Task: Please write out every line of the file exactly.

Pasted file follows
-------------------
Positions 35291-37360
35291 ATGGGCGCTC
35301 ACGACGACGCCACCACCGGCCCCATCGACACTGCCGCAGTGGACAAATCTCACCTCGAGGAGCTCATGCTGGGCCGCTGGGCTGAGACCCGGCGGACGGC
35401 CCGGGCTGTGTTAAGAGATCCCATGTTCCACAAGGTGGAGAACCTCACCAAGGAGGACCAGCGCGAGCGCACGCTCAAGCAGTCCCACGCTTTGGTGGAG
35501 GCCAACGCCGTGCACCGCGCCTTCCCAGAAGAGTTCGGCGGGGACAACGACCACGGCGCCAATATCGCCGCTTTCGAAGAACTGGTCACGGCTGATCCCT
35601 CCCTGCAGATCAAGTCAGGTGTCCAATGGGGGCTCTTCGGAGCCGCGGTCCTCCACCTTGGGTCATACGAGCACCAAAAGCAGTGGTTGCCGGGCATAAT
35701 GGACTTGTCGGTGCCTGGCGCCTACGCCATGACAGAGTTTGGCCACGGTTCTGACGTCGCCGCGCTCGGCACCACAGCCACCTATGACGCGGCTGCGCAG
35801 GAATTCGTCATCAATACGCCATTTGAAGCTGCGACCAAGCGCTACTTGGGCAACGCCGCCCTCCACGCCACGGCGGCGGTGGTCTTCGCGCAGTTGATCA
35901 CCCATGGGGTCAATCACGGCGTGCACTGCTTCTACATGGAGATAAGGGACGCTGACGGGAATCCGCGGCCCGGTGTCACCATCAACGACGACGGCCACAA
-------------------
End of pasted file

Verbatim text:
Positions 35291-37360
35291 ATGGGCGCTC
35301 ACGACGACGCCACCACCGGCCCCATCGACACTGCCGCAGTGGACAAATCTCACCTCGAGGAGCTCATGCTGGGCCGCTGGGCTGAGACCCGGCGGACGGC
35401 CCGGGCTGTGTTAAGAGATCCCATGTTCCACAAGGTGGAGAACCTCACCAAGGAGGACCAGCGCGAGCGCACGCTCAAGCAGTCCCACGCTTTGGTGGAG
35501 GCCAACGCCGTGCACCGCGCCTTCCCAGAAGAGTTCGGCGGGGACAACGACCACGGCGCCAATATCGCCGCTTTCGAAGAACTGGTCACGGCTGATCCCT
35601 CCCTGCAGATCAAGTCAGGTGTCCAATGGGGGCTCTTCGGAGCCGCGGTCCTCCACCTTGGGTCATACGAGCACCAAAAGCAGTGGTTGCCGGGCATAAT
35701 GGACTTGTCGGTGCCTGGCGCCTACGCCATGACAGAGTTTGGCCACGGTTCTGACGTCGCCGCGCTCGGCACCACAGCCACCTATGACGCGGCTGCGCAG
35801 GAATTCGTCATCAATACGCCATTTGAAGCTGCGACCAAGCGCTACTTGGGCAACGCCGCCCTCCACGCCACGGCGGCGGTGGTCTTCGCGCAGTTGATCA
35901 CCCATGGGGTCAATCACGGCGTGCACTGCTTCTACATGGAGATAAGGGACGCTGACGGGAATCCGCGGCCCGGTGTCACCATCAACGACGACGGCCACAA